Helping strangers may be strange in most of the world

There has been a host of research and experiments (some reported on here and on the Saguaro website) about cooperation with strangers and punishing of defectors (cheaters) in order to restore the culture of cooperation.

A recent article by Benedikt Herrmann (University of Nottingham), Simon Gachter (economist at University of Nottingham in England) and Christian Thoni (University of St. Gallen in Switzerland) suggests that social scientists may have been skewed by where the research took place.  Most of the research on cooperation and altruism has occurred in indvidualistic societies, but most of the world’s people live in collectivistic societies.

Herrmann et al find (using data from the World Values Survey) that the more a country’s citizens support the rule of law and civic cooperation (disapproving of tax evasion, welfare abuse and fare-avoidance on public transport), the more positively they respond to being chastised by others for their stinginess.  In contrast, in more collectivist countries, there is less altruism displayed and social punishments (done to send a chastising signal against non-cooperation) are more likley to strike back in revenge than mend their scourgeful ways.

In collectivist societies that stress interdependence and pursuit of group goals, people cooperate with those inside their network (families and friends) but are less likely to cooperate with strangers.  Conversely, as Gachter explains “In modern, market-based [individualistic] societies, group boundaries aren’t very important…You have to be able to cooperate with unrelated strangers.”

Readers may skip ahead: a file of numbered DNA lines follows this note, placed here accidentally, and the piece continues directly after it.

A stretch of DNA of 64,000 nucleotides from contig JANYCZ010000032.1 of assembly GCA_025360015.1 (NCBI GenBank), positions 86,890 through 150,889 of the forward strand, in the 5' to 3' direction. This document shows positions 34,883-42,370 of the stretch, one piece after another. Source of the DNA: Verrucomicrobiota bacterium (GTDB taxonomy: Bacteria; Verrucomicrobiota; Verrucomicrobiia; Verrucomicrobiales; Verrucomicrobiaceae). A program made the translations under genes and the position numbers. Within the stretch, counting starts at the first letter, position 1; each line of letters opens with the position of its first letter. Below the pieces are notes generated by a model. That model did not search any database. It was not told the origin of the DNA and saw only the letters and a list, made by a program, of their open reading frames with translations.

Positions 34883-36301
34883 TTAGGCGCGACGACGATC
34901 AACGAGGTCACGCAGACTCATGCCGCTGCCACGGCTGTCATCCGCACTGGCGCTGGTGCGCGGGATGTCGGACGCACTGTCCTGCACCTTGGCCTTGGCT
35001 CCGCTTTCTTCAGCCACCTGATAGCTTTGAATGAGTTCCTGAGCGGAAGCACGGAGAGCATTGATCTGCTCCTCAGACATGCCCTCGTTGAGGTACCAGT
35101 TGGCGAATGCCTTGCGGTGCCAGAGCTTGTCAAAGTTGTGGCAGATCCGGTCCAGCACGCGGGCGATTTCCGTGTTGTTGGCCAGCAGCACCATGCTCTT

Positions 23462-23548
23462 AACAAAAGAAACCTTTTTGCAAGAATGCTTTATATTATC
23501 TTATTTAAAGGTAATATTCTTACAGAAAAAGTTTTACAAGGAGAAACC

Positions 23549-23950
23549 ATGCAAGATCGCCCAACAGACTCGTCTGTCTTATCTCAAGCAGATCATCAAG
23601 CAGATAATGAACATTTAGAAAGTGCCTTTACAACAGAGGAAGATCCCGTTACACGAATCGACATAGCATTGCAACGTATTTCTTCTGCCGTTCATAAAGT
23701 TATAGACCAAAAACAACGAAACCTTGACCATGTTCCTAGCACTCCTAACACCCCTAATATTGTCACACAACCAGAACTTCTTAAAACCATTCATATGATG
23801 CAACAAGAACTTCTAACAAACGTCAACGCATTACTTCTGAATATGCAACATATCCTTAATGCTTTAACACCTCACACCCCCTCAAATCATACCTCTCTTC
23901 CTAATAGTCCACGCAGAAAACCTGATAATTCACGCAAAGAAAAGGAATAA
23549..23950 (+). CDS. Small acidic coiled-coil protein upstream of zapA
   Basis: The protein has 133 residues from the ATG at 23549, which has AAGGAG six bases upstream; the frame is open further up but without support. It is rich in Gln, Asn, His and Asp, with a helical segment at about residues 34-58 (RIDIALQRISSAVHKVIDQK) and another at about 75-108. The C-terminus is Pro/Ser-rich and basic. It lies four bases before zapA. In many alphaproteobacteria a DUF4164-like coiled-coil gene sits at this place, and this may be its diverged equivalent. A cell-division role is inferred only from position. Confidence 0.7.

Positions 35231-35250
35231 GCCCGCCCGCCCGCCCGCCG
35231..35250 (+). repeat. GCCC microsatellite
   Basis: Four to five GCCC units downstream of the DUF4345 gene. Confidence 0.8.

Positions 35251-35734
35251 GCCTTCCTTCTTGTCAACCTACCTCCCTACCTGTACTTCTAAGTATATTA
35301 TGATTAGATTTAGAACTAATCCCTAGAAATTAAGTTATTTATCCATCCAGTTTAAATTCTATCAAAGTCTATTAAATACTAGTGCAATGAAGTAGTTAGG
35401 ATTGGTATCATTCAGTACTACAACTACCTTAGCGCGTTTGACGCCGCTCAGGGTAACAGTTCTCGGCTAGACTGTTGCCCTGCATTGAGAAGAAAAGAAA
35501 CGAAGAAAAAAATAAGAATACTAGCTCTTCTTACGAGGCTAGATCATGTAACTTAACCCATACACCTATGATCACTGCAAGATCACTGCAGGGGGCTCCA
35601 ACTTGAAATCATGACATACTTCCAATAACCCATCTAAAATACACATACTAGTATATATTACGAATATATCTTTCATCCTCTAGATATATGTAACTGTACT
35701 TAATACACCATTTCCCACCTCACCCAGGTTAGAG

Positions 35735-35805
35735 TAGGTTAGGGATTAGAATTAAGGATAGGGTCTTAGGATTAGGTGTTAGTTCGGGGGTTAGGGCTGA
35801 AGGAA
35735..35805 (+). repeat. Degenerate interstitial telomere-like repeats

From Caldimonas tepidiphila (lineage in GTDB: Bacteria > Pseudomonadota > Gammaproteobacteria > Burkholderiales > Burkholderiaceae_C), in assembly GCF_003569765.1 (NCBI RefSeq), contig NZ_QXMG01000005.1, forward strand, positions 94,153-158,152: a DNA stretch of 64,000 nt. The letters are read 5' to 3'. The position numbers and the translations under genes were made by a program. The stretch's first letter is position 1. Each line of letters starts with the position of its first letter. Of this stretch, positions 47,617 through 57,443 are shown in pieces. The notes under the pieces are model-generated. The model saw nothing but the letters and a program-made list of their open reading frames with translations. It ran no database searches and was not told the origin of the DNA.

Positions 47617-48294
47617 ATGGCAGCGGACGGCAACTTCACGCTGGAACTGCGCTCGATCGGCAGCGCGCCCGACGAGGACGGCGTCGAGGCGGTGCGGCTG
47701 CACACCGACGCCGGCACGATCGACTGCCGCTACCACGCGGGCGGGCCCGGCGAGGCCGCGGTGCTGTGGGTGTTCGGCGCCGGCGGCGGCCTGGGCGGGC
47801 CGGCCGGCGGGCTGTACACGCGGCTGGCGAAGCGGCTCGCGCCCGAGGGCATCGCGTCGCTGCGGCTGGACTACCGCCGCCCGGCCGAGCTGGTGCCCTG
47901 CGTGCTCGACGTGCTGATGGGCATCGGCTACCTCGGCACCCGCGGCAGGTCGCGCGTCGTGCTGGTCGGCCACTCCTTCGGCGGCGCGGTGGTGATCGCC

The research makes me think that we may have certain set points that induce us to cooperate a certain amount with strangers.  Push us too hard to cooperate, and we wind up trusting strangers less to return to this set point.  Raise individuals in a more individualist society and they may be more expressly cooperative with strangers to get to this set point.  We found similar results with levels of bridging social capital in communities.  In places with greater diversity, it looked like people held back on making bridging social friends from what one would expect randomly;  put in more homogeneous settings, it looked like people went out of their way (relative to the numbers of people of other races) to form racially bridging friendships.

The paper “Antisocial Punishment Across Societies” available here.

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